Spotlight on... Assoc. Prof. Dr. Sonny Zulhuda, Assoc Prof of Law, IIUM


In this edition we feature Assoc. Prof. Dr. Sonny Zulhuda, a leading academia on law and data protection from the International Islamic University of Malaysia.

Please share with us about your background.

I am educated in law and legal studies, and my postgraduate research areas were data protection law and Information security law. I am now an Associate Professor in Faculty of Laws, International Islamic University Malaysia.

How is it that you got interested in data privacy/protection? 

Since I attended my Cyberlaw class while doing my Masters back in the year 2000. One very interesting topic was personal data protection law. I was so intellectually fascinated and intrigued when reading about right to privacy and how digital technology posed the challenges to it. Then controversy on how to regulate it was abound at both sides of the Atlantic. At the same time, Malaysian government came up with the first draft bill on the PDP Act. I told myself; I want to research on this to satisfy my intellectual thirst.


When did you first get involved and exposed to the importance of data privacy? 

It was in 2005 when I was part if the national committee working on the National Cyber Security Policy. Then since 2006 I was involved in training professionals from public and private sectors on various issues of personal data protection law. This training activities got intensified after the enactment of the PDP Act of Malaysia in the year 2010.

What data privacy courses did help conduct with Straits Interactive /DPEX network and why? How was that different from other courses you have seen

I have dealt with topics relating to the concept and implementation of data pricacy law and PDP in Malaysia. Also, on the application and impact of 7 PDP Principles on Malaysian businesses. These courses are both about the concept of regulations and case studies relevant to them. Both theoretical and practical aspects make the course interesting, lively and more useful.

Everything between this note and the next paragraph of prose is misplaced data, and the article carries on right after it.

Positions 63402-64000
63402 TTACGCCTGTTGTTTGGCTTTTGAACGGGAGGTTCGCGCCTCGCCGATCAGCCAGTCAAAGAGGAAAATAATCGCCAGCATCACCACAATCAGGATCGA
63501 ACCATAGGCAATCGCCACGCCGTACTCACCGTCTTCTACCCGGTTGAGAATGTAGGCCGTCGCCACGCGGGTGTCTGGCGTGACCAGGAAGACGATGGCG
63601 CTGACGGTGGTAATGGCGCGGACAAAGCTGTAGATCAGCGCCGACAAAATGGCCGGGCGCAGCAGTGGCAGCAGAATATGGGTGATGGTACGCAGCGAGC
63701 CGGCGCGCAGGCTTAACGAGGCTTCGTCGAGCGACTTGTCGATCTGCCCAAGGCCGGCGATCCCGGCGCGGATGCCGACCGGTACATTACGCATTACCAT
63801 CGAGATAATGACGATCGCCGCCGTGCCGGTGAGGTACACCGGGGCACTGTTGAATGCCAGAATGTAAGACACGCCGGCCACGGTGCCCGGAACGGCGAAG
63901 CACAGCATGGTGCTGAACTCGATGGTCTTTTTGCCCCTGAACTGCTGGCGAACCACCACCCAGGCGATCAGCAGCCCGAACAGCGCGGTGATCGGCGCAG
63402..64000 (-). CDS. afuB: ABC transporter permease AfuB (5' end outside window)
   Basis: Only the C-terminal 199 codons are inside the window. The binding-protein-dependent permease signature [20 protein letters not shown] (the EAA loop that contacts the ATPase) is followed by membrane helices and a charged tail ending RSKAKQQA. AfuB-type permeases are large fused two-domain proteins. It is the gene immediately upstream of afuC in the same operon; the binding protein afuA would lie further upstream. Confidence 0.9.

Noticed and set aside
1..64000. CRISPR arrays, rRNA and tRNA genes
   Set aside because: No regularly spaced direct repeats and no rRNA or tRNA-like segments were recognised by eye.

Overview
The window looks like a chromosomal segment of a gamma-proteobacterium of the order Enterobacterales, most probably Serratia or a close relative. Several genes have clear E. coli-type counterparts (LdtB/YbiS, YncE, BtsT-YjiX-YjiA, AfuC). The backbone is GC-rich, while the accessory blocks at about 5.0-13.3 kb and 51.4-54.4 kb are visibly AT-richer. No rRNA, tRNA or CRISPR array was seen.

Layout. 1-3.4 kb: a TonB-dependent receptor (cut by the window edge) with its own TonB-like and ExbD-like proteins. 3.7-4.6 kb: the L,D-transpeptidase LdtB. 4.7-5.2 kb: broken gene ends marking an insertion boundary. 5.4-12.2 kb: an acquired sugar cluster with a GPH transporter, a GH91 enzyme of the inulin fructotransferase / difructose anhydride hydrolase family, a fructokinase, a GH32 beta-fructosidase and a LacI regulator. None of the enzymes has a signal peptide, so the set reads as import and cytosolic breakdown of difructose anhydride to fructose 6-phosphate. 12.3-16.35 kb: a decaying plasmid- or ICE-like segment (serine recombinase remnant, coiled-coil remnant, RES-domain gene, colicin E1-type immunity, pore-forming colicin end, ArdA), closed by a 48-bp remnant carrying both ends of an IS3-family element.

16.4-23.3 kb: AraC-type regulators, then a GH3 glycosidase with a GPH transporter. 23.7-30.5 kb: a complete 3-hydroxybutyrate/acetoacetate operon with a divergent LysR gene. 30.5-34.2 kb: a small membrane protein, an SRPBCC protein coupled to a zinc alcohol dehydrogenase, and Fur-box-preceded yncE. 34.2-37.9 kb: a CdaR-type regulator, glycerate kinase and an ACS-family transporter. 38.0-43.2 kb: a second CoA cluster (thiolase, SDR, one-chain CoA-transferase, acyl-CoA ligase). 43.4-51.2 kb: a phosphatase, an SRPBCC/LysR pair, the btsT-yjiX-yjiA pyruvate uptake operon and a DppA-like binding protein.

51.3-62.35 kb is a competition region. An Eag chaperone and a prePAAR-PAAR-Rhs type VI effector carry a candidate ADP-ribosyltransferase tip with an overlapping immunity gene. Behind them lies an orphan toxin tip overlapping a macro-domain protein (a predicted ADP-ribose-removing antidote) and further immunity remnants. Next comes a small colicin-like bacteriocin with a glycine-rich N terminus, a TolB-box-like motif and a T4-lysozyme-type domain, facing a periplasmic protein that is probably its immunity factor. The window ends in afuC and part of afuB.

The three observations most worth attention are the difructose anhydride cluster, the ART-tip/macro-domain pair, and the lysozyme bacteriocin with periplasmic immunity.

What is your current job role? Which privacy functions are you involved in? 

As a university professor, I develop teaching modules, teaching postgraduates, conducting research on data privacy and PDP law. I gave also been involved in international academic networks in Oxford, Canada, Sydney, Beijing, Seoul, Riyadh, Singapore and Brussels where my expertise has been required on specific research and projects. I believe there are a lot more to explore and contribute on this vast area where law and technology intersect.


What practical advice would you offer to those wanting to implement a data protection management programme in their organisation?

First and foremost, you need to be clear yourself on what you want to achieve. You are basically looking for a comprehensive theoretical and practical solutions. In most cases, the solutions are not a ready product. It must come from a good privacy and security culture and awareness. Then you need to translate that culture in the best practices. Any attempt to cut the process and get only partial knowledge is simply a waste of your resources.

Any interesting case, experience or scenarios to share for readers to get more insights into data privacy?

There are too many incidents and cases before now than a decade ago. Privacy breaches are now running headlines, day in, day out. We can learn from those stories.

What advice do you have for others? 

Data privacy law in this 21st century is what an intellectual property law was in the 20th century and a land/real property law in the 19th century: A trend-setter!


The good news is, this disruptive set of knowledge and skills can now be learnt through various modular courses leading to advanced certificates. For people in Southeast Asia, I am pleased to note that the DPEX network of universities are there to offer those data protection programs. Those programs are not only a huge investment for the takers, but are ticket to professional excellence in this digital age.

Any final words from a law academia perspective for our audience?

A privacy professional skill set is unique. It is about both human rights and property, ethics and best practices, involving both tangible and intangible, triggering both legal and business challenges. Also, you need to understand both the human and technical aspects of it. If you fail one, you fail the other. Becoming a privacy professional, you are to nurture both sides of the subject matter.

By -  Leong Wai Chong (GRCP)

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